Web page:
Dietary interventions in exercise-induced bronchoconstriction
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Dietary interventions in exercise-induced bronchoconstriction

Asthma is an inflammatory disease of the airways that affects over 7% of the world’s population (Papi et al., 2018). Exercise-induced bronchoconstriction (EIB) is a type of asthma which is defined as a transient narrowing of the airways in response to exercise and affects 90% of asthma sufferers and up to 15% of non-asthmatic individuals (Bonini & Usmani, 2018). Asthma and EIB can be managed either by rapid bronchodilatation to relieve respiratory symptoms or long-term suppression of inflammation. However, frequent use of reliever medicines can lead to the user becoming tolerant to the treatment and long-term control medicines. They also have several undesirable side effects including elevated cholesterol and triglyceride levels, and an increased risk of diabetes, osteoporosis, ulcers and gastritis. This has led to poor adherence amongst patients.


Dietary and supplement interventions have been reported to reduce the effects of asthma and EIB (Williams et al. 2016). These may represent a cost-saving, effective and safe method for reducing the incidence of asthmatic attacks. However, it is currently unknown how many individuals with asthma and EIB use diets and supplements to help manage their asthma and EIB and whether these individuals believe that these lead to an improvement in their lung function and respiratory symptoms.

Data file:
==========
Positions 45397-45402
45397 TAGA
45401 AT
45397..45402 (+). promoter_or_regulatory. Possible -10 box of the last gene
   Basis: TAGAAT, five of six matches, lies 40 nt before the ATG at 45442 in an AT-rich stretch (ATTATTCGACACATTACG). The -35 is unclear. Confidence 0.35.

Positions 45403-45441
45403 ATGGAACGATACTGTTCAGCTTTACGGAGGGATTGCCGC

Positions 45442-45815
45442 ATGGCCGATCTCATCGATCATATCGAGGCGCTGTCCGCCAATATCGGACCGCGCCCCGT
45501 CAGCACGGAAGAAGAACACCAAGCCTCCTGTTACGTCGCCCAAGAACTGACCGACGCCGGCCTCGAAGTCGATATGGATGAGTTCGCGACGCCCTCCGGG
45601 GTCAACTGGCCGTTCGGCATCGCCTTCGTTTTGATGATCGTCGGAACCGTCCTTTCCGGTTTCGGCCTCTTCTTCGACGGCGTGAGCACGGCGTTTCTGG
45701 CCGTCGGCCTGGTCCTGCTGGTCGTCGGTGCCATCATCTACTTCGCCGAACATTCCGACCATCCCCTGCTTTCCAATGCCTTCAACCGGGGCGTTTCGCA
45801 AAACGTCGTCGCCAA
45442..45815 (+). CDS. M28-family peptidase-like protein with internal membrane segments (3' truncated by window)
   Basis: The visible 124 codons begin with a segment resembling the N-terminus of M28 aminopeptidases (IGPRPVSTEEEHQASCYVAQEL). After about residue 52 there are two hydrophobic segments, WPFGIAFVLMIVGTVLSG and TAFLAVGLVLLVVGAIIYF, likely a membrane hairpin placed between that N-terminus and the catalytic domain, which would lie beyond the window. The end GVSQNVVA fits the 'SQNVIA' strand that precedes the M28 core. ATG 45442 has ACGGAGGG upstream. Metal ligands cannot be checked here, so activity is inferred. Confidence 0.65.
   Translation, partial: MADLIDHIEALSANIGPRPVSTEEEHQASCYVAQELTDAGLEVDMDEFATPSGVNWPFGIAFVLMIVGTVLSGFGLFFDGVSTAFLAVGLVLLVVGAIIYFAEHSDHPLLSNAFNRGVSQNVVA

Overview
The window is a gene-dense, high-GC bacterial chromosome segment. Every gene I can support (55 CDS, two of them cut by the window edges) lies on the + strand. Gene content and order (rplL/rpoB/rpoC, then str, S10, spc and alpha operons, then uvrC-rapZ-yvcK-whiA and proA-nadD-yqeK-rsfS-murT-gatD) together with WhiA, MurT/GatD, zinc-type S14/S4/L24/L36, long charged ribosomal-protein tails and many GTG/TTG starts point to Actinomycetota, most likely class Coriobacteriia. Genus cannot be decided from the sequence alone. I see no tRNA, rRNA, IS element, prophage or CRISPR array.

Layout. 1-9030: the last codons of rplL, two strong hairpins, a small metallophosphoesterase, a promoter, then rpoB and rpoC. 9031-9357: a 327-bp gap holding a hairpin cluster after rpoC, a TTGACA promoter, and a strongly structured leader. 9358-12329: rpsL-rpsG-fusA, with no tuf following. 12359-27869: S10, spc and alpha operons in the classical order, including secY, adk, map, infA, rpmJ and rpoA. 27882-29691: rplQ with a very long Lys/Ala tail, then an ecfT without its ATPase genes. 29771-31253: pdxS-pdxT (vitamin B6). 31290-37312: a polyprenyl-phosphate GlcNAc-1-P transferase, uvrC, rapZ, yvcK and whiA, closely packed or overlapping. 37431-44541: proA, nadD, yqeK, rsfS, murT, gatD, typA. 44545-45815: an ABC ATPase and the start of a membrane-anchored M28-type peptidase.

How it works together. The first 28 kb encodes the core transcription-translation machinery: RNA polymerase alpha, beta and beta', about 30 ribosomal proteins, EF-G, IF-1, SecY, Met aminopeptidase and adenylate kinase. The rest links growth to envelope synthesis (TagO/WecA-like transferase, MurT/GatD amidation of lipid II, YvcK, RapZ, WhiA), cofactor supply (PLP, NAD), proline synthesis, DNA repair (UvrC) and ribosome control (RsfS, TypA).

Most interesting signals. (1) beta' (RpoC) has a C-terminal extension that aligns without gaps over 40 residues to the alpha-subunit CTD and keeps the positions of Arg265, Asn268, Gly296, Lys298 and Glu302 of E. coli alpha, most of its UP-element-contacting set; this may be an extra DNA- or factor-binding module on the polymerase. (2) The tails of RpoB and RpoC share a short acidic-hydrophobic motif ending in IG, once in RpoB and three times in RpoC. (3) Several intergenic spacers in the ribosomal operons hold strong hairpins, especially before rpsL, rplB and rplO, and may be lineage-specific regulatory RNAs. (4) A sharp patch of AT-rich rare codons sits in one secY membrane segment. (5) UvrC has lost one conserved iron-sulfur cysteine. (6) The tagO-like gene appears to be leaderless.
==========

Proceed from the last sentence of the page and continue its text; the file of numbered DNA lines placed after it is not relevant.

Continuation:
The aim of this project is to investigate diet and supplement usage and perceived benefits in patients with asthma and exercise induced bronchoconstriction.


The inclusion criteria are individuals over the age of 18 years old, English speaking and with physician diagnosed asthma. This survey comprises of questions regarding demographics, asthma control physical activity and supplement usage. Approximately 15 to 30 minutes will be required to complete the survey.


Ethics Approval: H21REA170


Principal Investigator Details

Ms Lauren Brook



Principal Supervisor Details

Dr Dean Mills